4) Theological School matters were also the assignment of this committee. Here we may mention: a) Synod’s decision to express to the churches the need for students. b) Synod’s approval of a proposal from the TSC re special gifts and bequests. In this connection, synod also approved expenditure of up to $10,000 for the purchase of word processing equipment from this special fund. c) Synod approved a proposal to strengthen the academic requirements of the seminary department of our school. The purpose of this change was to provide the faculty with more objective standards in guiding and advising our students. There was considerable discussion of this matter at synod. And in the course of this discussion it was brought out that the faculty does not simply apply standards and requirements in “hard-nose” fashion, but deals with students on a personal basis—as one professor put it, almost in “grandfatherly” fashion.
Advisory Committee IV has the unenviable task of dealing with all financial matters. It wrestled with problems related to Subsidy Requests, in connection with which it was brought out again that it is very important for each classis to do its homework before it passes subsidy requests on to synod. Most important of this committee’s work was the proposed budget for fiscal 1984. Understand, this committee does notmake the budget; it merely tabulates all the budgetary decisions of synod throughout its sessions. And then the committee must make recommendations as to how to meet the budget. The outcome? The committee reported that if the full amount of the 1984 budget were to be reached, the assessments would be $425.50 per family per year. Taking into account the estimated surplus for 1983 and various other factors, however, the committee advised setting assessments at $350.00 per family per year—substantially the same as last year.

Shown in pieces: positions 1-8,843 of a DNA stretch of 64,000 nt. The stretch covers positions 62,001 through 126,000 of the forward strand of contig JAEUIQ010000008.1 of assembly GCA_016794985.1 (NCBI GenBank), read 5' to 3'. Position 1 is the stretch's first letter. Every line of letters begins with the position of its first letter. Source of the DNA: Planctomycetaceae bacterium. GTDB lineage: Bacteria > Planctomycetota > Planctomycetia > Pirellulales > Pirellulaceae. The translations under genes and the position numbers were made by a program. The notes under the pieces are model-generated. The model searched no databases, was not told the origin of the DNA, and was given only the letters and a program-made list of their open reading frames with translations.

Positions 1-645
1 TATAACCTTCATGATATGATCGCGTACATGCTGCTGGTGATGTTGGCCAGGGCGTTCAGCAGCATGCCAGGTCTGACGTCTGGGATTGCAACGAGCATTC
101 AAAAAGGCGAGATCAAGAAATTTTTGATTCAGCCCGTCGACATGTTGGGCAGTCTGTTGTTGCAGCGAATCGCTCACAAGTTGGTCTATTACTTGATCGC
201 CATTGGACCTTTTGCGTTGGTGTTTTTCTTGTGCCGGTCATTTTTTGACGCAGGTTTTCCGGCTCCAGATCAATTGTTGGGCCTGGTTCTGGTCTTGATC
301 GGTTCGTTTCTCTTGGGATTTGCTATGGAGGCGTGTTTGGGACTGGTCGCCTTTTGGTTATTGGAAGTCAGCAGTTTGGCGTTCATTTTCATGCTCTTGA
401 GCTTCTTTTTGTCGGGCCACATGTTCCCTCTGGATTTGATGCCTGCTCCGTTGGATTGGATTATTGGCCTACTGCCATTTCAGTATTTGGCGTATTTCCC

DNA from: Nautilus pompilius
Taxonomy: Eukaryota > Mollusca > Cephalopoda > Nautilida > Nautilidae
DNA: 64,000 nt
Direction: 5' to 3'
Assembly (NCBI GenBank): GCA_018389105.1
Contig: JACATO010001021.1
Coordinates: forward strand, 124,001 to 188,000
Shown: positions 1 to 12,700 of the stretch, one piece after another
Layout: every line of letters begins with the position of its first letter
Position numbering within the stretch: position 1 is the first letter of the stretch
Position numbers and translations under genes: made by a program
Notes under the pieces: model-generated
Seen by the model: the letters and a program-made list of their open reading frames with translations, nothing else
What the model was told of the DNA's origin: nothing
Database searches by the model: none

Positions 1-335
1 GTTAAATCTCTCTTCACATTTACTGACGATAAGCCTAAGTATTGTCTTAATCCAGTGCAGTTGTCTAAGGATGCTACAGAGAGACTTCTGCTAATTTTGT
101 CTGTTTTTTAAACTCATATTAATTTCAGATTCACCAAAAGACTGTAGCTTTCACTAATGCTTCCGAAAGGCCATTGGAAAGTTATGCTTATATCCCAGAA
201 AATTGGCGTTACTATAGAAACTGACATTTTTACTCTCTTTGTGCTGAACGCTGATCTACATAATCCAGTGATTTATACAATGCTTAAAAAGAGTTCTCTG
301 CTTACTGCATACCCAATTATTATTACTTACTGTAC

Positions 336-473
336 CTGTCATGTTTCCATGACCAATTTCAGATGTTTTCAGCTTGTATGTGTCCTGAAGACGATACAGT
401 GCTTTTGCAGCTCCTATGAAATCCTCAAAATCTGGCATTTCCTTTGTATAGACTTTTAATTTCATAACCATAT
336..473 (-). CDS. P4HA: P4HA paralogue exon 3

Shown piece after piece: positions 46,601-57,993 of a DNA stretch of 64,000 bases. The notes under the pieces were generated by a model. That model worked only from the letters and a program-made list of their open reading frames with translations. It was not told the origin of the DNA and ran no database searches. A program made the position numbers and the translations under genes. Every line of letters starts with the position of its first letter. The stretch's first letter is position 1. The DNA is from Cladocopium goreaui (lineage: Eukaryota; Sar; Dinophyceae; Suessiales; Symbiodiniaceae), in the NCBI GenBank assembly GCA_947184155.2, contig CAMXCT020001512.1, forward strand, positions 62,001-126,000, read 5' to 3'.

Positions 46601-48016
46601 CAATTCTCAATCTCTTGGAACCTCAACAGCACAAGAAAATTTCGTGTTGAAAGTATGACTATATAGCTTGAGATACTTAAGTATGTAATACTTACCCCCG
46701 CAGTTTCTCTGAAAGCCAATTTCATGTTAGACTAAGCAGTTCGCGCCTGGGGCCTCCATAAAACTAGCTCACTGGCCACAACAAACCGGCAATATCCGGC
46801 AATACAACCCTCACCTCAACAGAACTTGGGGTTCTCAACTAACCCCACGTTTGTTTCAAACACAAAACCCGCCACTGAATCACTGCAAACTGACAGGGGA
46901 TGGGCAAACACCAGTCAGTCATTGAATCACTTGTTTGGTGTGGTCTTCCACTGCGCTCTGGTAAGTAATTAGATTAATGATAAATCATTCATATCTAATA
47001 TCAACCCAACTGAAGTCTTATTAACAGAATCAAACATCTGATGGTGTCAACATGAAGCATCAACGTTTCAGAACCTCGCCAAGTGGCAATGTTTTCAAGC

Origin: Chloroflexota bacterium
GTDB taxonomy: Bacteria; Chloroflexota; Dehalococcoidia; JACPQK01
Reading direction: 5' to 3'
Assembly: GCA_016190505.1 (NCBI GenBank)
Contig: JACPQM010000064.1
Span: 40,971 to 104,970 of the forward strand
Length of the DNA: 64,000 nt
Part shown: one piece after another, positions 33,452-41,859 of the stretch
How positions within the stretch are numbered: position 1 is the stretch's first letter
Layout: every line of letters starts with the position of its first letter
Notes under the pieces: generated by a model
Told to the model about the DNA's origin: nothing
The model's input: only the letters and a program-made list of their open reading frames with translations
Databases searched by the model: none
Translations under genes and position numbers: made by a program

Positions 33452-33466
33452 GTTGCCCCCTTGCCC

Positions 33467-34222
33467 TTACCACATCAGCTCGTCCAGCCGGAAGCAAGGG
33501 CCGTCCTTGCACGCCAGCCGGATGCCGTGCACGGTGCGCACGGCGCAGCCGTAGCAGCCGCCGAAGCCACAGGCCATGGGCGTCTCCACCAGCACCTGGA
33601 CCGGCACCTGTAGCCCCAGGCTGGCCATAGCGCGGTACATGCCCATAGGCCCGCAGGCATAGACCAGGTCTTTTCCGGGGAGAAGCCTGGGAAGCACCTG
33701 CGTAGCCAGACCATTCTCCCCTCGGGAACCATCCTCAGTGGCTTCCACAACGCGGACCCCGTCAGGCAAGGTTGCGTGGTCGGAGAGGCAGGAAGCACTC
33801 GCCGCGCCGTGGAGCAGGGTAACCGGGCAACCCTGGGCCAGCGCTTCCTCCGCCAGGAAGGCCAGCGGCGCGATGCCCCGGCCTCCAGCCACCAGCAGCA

For a complete report, see the 1983 Acts.
May the Lord bless the decisions taken unto the welfare of our churches and of the cause of His church in the world!